107

Thus from (7.163) (7.166) Setting a'

= yi6f8we then have for £ =/-f (j) lxbl~ a'tm.

(7.167)

hb=ft' +gb;,

(7.168)

Therefore hb can be decomposed as

where

ft'= t~~

finite

L

io

l=l

finite

L

io

l=l

L LeitHGb,,\,(t)*F(lxbl ~ o't)'ifJ1(Hb)Jb(vb/rt)Gb,,\t(t)e-itH1Pio(H)J, (7.169)

gb; = t~~

LL

itHcb,,\t(t)*F(lxbl ~ a't)'lfJ1(Hb)Jb(vb/ri)Gb,,\t(t)e-itH'I/J; 0 (H)f, (7.170)

The existence of the limit (7.169) is proved similarly to that of (7.160) by rewriting the factor F(lxbl ~ o't) as a smooth one and absorbing it into Jb(vb/re)Gb,,\,(t)with changing the constants in it suitably. The existence of (7.170) then follows from this, (7.148) and (7.168). For gb, similarly to gt; we obtain finite

gb = t~~

L

LL io

eitHGb,,\e(t)* F(Jxbl~ a't)(I - 'I/J1)(Hb)

(7.171)

£=1

x Jb(vb/re)Gb,,\t (t)e-itH1Pio (H)f.

Setting u'

gb

= gbl + gb (T,

(7.172) L

finite

=

t~~

LL eitHGb,,\t(t)*F(lxbl ~ a't)Jb(vb/rt)Gb,,\e(t)e-itH'I/J; (H)f, 0

io

l=l

we obtain a decomposition of fl: (7.173) where ft' and g't' satisfy

e-itHft' e-itHg(

II II

F(lxal ~ (J'lblt)F(lxbl ~ o't)e-itHft', at;b "' F(lxal ~ a1b1t)F(Jxbl ~ olblt)F(Jxbl~ a't)e-itHg(. at;b "'

(7.174) (7.175)

CHAPTER 7. MANY-BODY HAMILTONIAN

108 We can prove the e:cistence of the limits

1 l'imgbCT1 Yb= 1 CT.j.0

(7.176)

in the same way as in Enss [11], Lemma 4.8, because we can take 'lj;1 in (7.157)-(7.158) monotonically decrnasing when f8..j.0 and the factors F{lxbl ::; c5't)and F(lxbl 2::u't) can be treated similarly to 'lj;1 by regarding xbft as a single variable. Further we have as in (7.147)

EH(fl)ff

=ff,

EH(!l)gt

= gt,

(7.177)

which, (7.174) and (7.176) imply (7.178) Thus we have a decomposition: (7.179)

g'( can be decompoued further by using the partition of unity of the ring u' ::; lxbl/t::; c5Jbl with regarding xb a.,a total variable x in Proposition 3.2. Arguing similarly to steps I) and II), we can prove that gt can be decomposed as a sum of the elements fJ of SJwith d < b. Combining this with (7.146), (7.178) and (7.179), we obtain (7.69). 0

We remark that Theorem 7.10 implies the asymptotic completeness when the longrange part vanishes for all pairs a, because in this case we see straightforwardly that st= 'R.(Wb±),where wb± are the short-range wave operators defined by

V;

(7.180) For the case when long-range part does not vanish, we have the following

Theorem 7.13 Lei Assumptions 7.1 and 7.2 be satisfied. Then i) For 2(2 + 1:)- 1 < r :=:;1 Sbr

ii) If

1: >

2(2 + 1:)- 1 , i.e. when

1: >

v'3Sbr

iii) If

1: >

-sl b·

(7.181)

1, we have for all r with O::; r :=:;1

-sl b·

(7.182)

1/2 and li~(x°') 2:'.0 for all pairs a, then we have for all r with O::; r::; 1 Sbr

-sl b·

(7.183)

7.4. A DECOMPOSITION OF CONTINUOUS SPECTRAL SUBSPACE

109

Proof: i) and ii) follow from Proposition 5.8 of [6] and Proposition 7.6 above. (7.182) for r = 0 follows from the proof of Proposition 5.8 of [6]. iii) follows from Theorem 1.1 and Proposition 4.3 of (25] and (4.116) below: Note that 'R.(Ot) in Theorem 1.1-(1.31) of (25] constitutes a dense subset of St,when '1/Jvaries in cr(R 1 D From Theorem 7.13-ii), iii) and Theorem 7.10 follows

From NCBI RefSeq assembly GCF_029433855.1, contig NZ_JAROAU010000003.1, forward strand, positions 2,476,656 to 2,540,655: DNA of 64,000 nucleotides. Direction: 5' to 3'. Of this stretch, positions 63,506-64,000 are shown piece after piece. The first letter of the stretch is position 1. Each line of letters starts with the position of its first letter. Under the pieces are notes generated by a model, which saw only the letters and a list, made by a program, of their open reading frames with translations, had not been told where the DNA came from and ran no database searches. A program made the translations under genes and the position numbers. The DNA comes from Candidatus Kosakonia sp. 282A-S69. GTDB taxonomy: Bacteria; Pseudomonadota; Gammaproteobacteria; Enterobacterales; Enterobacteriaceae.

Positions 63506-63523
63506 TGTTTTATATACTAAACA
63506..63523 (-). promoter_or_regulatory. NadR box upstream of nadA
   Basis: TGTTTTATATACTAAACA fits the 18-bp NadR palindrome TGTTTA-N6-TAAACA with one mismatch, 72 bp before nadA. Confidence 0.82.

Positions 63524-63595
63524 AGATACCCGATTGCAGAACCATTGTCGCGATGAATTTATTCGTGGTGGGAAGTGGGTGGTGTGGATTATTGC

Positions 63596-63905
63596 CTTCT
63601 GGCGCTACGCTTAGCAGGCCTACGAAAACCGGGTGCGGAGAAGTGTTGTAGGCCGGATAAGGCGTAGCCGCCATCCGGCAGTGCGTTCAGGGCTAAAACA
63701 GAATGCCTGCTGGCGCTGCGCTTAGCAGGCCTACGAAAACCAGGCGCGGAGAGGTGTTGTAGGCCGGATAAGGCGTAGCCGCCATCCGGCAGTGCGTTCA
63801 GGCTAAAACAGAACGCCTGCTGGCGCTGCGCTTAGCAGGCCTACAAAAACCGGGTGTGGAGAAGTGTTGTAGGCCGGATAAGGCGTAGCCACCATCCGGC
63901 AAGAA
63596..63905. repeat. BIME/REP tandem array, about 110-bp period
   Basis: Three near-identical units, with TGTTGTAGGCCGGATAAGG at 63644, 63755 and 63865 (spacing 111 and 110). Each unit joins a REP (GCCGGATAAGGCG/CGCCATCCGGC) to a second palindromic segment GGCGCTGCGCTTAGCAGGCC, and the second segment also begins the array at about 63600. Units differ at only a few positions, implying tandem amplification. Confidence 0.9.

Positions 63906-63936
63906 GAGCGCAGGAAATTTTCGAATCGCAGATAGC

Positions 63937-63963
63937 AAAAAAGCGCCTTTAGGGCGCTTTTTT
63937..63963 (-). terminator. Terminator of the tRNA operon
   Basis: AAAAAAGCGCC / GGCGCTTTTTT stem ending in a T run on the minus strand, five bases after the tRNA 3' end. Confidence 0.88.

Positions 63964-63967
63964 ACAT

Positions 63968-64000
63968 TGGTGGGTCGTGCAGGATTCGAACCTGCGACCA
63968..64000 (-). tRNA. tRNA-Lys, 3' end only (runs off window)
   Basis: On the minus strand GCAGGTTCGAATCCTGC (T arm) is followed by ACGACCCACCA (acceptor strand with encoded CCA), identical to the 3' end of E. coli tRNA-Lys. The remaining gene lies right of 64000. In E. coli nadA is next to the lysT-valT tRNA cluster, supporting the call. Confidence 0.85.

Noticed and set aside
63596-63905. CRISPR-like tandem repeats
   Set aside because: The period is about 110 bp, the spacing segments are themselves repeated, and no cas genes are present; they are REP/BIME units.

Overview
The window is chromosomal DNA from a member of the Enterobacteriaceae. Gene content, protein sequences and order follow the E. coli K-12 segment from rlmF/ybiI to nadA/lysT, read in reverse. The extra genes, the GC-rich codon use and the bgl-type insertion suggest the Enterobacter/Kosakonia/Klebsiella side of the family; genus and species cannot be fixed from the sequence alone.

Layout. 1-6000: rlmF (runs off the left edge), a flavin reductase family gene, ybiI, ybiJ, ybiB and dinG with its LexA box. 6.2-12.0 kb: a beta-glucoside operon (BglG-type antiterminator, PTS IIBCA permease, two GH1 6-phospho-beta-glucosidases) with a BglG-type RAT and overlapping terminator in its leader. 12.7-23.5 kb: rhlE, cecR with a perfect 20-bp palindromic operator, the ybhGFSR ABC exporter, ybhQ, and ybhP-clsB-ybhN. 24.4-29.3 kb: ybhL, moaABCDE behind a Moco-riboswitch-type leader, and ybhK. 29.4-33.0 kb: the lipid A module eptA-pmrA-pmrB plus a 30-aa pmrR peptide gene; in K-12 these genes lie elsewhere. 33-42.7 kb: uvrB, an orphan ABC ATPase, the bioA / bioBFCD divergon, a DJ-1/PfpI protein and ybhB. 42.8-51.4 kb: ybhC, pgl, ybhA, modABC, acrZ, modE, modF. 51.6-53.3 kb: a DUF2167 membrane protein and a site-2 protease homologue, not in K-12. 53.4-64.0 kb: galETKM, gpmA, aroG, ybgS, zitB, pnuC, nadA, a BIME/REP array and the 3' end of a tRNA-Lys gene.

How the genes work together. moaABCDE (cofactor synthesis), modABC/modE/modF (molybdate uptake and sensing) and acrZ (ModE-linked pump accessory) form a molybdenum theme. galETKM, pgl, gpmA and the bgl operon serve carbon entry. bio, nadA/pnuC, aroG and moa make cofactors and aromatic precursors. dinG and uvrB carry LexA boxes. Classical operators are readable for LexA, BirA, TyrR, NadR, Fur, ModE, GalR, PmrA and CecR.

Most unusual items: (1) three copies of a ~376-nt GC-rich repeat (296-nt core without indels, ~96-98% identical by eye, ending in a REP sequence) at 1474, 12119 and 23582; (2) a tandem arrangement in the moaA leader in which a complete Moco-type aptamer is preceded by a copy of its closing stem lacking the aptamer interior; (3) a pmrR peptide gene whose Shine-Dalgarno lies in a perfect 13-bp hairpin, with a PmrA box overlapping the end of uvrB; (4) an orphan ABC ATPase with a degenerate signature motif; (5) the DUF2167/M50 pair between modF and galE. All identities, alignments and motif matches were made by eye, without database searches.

n.

Theorem 7.14 Let Assumptions 7.1 and 7.2 be satisfied with E > 2(2 + E)- 1 or with f > 1/2 and Vf (x 0 ) 2::: 0 for all pairs a. Then we have for all r with O \$ r \$ 1

EB~ = 1lc(H).

(7.184)

2:5lbl:5N

In the next section, we will construct modified wave operators: (7.185) with Jb being an extension of J of (19] to the N-body case. We will then prove

'R.(W{)

= Bg,

(7.186)

which and Theorems 7.13 and 7.14 imply

Theorem 7.15 Let Assumptions 7.1 and 7.2 be satisfied with E > 2(2 + E)- 1 or with f > 1/2 and Vf (x 0 ) 2::: 0 for all pairs a. Then we have/or all r with O \$ r \$ 1 (7.187)

and

EB'R.(W{) = 1lc(H).

(7.188)

2:5lbl:5N

One might expect that (7.184) and (7.188) are always true, but it is denied:

Theorem 7.16 Let Assumptions 7.1 and 7.2 be satisfied and let N 2:::3. Then the followings hold: i) Let 2 \$ lbl \$ N and let Eb(r) be the orthogonal projection onto s;;(0 \$ r \$ 1). Then Eb(r1 ) \$ Eb(r2 ) for 0 \$ r 1 \$ r2 \$ 1, and the discontinuous points of Eb(r) with respect tor E [O,1] in the strong operator topology are at most countable. ii) Let O < f < 1/2 in Assumption 7.1. Then there are long-range pair potentials V0 (x0 ) such that for some cluster decomposition b with 2 \$ lbl \$ N, Eb(r) is discontinuous at r = ro, where f < r0 := (E+ 1)/3 < 1/2. In particular, there are real numbers r1 and r2 with O \$ r1 < ro < r2 \$ 1 such that

5;1 is a proper subset of S;2.

(7.189) .

CHAPTER 7. MANY-BODY HAMILTONIAN

110

Proof: i) By Proposition 7.6, s;;(0 ::; r ::; 1) is a family of closed subspaces of a separable Hilbert space 11.that increases when r E [O,1] increases. Thus the corresponding orthogonal projection Eb(r) (0::; r ::; 1) onto Sbincreases as r increases, and hence has at most a countable number of discontinuous points with respect tor E [O,1] in the strong operator topology. ii) holds by Theorem 4.3 of [49], Theorem 7.10 and Proposition 7.6, for b, lbl= N -1, with a suitable choice of pair potentials that satisfy Assumption 7.1. In fact, the sum of the ranges R(Wi) of Yafaev's wave operators Wn (n = 1, 2, · · ·) in Theorem 4.3 of [49] constitutes a subspace of (Eb(ro+ 0) - Eb(ro- 0))1£ for b with lbl= N - 1 by his construction of Wn, which means that Eb(r) is discontinuous at r = r0 • Here Eb(r0 ±0) = s- limr---+ro±O Eb(r). D

7. 5

A characterization tors

of the ranges of wave opera-

The purpose in this section is to prove relation (7.186) for general long-range pair potentials Va(xa) under Assumptions 7.1 and 7.2. The inclusion